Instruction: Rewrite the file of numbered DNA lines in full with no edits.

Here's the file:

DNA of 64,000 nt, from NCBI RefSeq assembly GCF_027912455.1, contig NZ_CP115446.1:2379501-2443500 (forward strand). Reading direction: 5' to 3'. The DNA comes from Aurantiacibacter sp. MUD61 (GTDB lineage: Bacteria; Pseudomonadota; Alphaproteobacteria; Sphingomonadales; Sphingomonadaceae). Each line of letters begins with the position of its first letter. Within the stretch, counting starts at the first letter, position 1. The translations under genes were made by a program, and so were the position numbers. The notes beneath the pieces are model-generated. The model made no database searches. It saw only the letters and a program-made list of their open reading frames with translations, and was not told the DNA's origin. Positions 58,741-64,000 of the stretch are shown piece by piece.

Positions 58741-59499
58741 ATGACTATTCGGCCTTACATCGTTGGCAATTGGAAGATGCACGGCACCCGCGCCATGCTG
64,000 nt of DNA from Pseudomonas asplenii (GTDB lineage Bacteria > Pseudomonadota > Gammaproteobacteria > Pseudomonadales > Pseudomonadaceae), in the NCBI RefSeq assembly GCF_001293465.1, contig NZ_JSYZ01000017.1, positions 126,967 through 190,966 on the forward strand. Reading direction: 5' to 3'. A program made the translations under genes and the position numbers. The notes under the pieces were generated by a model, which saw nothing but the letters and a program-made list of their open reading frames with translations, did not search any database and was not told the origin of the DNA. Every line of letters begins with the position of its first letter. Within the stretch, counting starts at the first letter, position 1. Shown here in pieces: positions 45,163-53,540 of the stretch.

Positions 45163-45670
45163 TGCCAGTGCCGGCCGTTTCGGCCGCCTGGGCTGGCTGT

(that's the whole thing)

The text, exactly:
DNA of 64,000 nt, from NCBI RefSeq assembly GCF_027912455.1, contig NZ_CP115446.1:2379501-2443500 (forward strand). Reading direction: 5' to 3'. The DNA comes from Aurantiacibacter sp. MUD61 (GTDB lineage: Bacteria; Pseudomonadota; Alphaproteobacteria; Sphingomonadales; Sphingomonadaceae). Each line of letters begins with the position of its first letter. Within the stretch, counting starts at the first letter, position 1. The translations under genes were made by a program, and so were the position numbers. The notes beneath the pieces are model-generated. The model made no database searches. It saw only the letters and a program-made list of their open reading frames with translations, and was not told the DNA's origin. Positions 58,741-64,000 of the stretch are shown piece by piece.

Positions 58741-59499
58741 ATGACTATTCGGCCTTACATCGTTGGCAATTGGAAGATGCACGGCACCCGCGCCATGCTG
64,000 nt of DNA from Pseudomonas asplenii (GTDB lineage Bacteria > Pseudomonadota > Gammaproteobacteria > Pseudomonadales > Pseudomonadaceae), in the NCBI RefSeq assembly GCF_001293465.1, contig NZ_JSYZ01000017.1, positions 126,967 through 190,966 on the forward strand. Reading direction: 5' to 3'. A program made the translations under genes and the position numbers. The notes under the pieces were generated by a model, which saw nothing but the letters and a program-made list of their open reading frames with translations, did not search any database and was not told the origin of the DNA. Every line of letters begins with the position of its first letter. Within the stretch, counting starts at the first letter, position 1. Shown here in pieces: positions 45,163-53,540 of the stretch.

Positions 45163-45670
45163 TGCCAGTGCCGGCCGTTTCGGCCGCCTGGGCTGGCTGT